The Elephant in the Room

December 19, 2006

The NBA handed down suspensions yesterday for Friday night’s brawl at Madison Square Garden. Fifteen games for the Nuggets’ Carmelo Anthony. Ten game suspensions each for J.R. Smith and Nate Robinson. Mardy Collins of the Knicks the instigator, is suspended for six games. Four game and one game suspensions were assessed to others. A total of seven players from both teams will lose significant game checks and court time for their respective roles in the melee.

When NBA commissioner David Stern takes action he comes down hard. Stern is widely considered the most effective commissioner in sports with his near dictatorial powers, 10 million dollar salary and an unmatched ability to keep his players in line when they embarrass polite society.

Stern takes action because he sees clearly the “elephant in the room”. He knows all too well that the “elephant in the room” remains race, whether anyone else wants to honestly deal with that fact or not. The NBA’s African American players simply cannot make a scene, let alone come to blows without incurring the wrath of columnists, psychologists and anthropologists.

The image of black men fighting – outside of a boxing ring – is just too scary for most of America to deal with. These “thugs” as some would call them are supposedly a threat to the youth who look up to them and a disgrace to a society that barely acknowledges them unless they are in a uniform or on stage providing entertainment. This is why the great sports master – Stern – has intervened to insure his young men act right, talk right and play well with others.

While 2007 looms, nearly seven years into a new millenium, the fears presented by race still linger. We are still impacted by a centuries old lack of compassion and true acceptance.

African American young men remain the nation’s least educated, least employed and most jailed group of citizens. They also remain the least understood. Too many of them believe sports and entertainment are the only viable legal options to obtaining the “American Dream”. And for too many fans, uniforms and stage gear are the only things that seem to fit the stereotyped notion of what a successful black man should look like.

Thus, the problem is ours – to get over, once and for all. All of us. From the players who act out, to the authority figures who crack down, to the fans who seem to expect nothing better, we all need to acknowledge the elephant in the room. Because until we do we will never be able to deal with it.


Another Brawl – And Hypocrisy Reigns

December 18, 2006

How the NBA honchos hand down penalties and punishment for the brawl between the New York Knicks and Denver Nuggets at Madison Square Garden the other night will go a long way toward determining what they learned if anything from the infamous Pistons-Pacers brawl of two years ago. Let’s start from the beginning. The Knicks Mardy Collins fouls the Nuggets J.R. Smith hard as he goes in for a layup/dunk. The ensuing confrontation led to a brawl that quickly got out of hand. But the brawl may have actually begun before the first blows were thrown, when Knicks coach Isiah Thomas allegedly “warned” Nuggets star Carmelo Anthony not to drive the paint. At that point the Knicks were being blown out and embarrased yet again at home with time running out in the fourth quarter while Denver’s starters were still in the game.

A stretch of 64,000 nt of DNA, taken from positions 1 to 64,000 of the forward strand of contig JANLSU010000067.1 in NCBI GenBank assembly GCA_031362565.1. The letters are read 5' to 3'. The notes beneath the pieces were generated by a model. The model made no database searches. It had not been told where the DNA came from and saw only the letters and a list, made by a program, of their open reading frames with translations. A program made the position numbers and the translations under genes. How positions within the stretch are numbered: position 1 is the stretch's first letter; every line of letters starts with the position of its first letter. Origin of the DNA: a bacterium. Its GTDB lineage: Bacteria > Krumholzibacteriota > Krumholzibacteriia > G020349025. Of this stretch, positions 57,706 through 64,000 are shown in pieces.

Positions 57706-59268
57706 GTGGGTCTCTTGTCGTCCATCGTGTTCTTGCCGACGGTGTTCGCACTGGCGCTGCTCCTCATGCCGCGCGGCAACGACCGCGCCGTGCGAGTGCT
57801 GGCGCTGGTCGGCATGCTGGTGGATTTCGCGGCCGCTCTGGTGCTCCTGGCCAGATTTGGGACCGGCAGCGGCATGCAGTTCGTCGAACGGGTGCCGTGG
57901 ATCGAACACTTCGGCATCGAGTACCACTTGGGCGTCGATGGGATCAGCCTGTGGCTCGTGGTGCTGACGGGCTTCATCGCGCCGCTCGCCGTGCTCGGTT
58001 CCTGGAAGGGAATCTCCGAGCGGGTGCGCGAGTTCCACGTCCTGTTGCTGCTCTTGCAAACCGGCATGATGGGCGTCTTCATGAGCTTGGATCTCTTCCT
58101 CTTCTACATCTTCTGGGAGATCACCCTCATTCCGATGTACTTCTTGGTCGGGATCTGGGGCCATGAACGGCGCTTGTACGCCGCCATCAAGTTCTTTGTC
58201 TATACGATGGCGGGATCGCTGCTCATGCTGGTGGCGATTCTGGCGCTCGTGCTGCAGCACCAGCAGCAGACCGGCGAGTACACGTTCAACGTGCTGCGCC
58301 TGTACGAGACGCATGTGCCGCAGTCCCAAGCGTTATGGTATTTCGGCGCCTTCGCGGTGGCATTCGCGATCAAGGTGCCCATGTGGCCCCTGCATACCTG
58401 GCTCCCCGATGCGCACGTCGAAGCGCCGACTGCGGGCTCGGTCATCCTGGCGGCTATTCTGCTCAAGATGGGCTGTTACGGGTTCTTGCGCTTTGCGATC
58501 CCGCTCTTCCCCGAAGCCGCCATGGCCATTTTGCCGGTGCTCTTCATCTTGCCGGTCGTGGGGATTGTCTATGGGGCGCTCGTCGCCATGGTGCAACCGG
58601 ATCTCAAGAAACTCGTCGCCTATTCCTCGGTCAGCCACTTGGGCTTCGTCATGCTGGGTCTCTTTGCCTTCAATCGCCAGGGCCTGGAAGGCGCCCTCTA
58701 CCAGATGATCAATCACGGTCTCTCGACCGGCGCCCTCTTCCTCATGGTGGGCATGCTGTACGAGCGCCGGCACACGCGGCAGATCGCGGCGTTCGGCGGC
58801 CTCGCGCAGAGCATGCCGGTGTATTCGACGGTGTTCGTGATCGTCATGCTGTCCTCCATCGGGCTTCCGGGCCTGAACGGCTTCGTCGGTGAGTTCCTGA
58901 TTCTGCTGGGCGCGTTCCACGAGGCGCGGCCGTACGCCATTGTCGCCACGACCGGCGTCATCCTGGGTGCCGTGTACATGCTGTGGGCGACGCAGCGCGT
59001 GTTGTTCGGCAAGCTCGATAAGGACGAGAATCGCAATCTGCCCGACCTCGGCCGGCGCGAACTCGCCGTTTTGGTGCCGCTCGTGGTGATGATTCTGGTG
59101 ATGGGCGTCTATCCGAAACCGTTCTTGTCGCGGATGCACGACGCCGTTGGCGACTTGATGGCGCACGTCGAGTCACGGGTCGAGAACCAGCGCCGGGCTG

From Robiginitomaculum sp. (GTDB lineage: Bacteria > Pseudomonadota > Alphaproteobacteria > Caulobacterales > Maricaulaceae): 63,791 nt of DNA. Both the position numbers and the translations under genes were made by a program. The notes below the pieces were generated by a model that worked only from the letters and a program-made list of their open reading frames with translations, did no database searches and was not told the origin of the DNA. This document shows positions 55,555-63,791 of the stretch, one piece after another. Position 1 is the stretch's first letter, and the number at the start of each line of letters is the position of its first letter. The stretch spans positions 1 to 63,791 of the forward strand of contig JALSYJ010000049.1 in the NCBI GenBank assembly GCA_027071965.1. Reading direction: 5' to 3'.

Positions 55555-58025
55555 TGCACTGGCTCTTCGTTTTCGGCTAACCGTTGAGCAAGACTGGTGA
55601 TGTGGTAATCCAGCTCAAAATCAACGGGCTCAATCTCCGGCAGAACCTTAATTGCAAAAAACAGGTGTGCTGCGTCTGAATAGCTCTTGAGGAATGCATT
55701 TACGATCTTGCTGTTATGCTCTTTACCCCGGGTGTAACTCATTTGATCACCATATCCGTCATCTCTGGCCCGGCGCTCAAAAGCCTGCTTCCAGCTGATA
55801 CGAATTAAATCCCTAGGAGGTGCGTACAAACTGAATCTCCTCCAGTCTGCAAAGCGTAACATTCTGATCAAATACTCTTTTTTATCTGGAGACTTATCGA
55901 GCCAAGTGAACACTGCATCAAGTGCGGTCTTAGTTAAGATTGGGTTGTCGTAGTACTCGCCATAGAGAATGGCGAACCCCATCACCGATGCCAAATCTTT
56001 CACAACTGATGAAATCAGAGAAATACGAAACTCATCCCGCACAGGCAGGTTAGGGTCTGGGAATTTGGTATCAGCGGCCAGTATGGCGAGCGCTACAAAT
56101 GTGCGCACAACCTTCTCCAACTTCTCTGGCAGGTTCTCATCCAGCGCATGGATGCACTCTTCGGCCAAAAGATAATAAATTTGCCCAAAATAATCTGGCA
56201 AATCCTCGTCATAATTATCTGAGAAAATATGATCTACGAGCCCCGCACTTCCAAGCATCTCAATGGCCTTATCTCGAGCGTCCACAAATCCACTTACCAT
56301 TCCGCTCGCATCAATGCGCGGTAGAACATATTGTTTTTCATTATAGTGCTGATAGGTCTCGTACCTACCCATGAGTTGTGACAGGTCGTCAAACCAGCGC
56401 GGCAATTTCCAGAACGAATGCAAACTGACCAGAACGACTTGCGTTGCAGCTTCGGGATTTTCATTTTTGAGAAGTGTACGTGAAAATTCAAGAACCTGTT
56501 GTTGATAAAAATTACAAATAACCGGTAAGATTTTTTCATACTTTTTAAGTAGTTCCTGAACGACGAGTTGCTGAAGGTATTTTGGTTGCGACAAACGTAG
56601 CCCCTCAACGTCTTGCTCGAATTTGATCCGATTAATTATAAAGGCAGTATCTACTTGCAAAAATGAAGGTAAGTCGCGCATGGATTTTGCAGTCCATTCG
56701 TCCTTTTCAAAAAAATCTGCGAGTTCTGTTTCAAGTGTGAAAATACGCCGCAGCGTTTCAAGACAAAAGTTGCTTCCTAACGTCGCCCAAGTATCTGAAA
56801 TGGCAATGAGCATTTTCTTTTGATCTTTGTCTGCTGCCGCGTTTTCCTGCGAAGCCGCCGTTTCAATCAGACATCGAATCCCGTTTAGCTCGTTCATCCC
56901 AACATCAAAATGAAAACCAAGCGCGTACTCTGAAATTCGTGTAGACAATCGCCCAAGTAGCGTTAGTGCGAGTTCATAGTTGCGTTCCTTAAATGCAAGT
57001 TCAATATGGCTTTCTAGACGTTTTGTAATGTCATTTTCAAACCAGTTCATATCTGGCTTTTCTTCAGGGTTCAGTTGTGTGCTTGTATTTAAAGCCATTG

Athlete fights are always interesting in slow motion review. The replay allows us to opine from on high what really happened and how those angry players should have responded. The replay doesn’t take us into the huddle where perhaps the call for retribution for the embarrassment was demanded. What price should Isiah Thomas pay for allowing his players to mete out punishment? And why should Carmelo Anthony get singled out for increased punishment for sucker-punching Mardy Collins, when clearly, tackling and wrestling were going between several other players on both teams at the same time?

If this were ice hockey or major league baseball our view of this brawl might be totally different. In baseball when one player is hit by a pitch, invariably the “code” demands retribution by the opposing pitcher to hit the offending team’s first batter. This “code” is understood and accepted as being “part of the game.” The code is also sanctioned by the manager. Still bench clearing brawls usually follow despite the code. In hockey an unskilled “goon” is often called upon by his coach to put a “hit” on the opposing star who is scoring too much. Fights and occasional muggings are an accepted part of the NHL culture. Still, when the goon attacks the star usually a melee erupts and benches also clear. In both baseball and hockey though the fights and retribution come to an end and the next day the sun rises and fans return for more.

So what was different at Madison Square Garden? What is the “code” in the NBA? And why do so many people react with apparent shock and horror when basketball players “lose it”? NBA Commissioner David Stern has been tough on the behavior and etiquette of the league’s players. Obviously, Stern is keenly aware of the double standard applied to the players in his league. What makes the violence of basketball players so much worse? Its a retorical question. We really know why. Its still hard to take any sort of misbehavior from this still mostly black league. Black men out of control. Its an outrage. Let hypocrisy reign.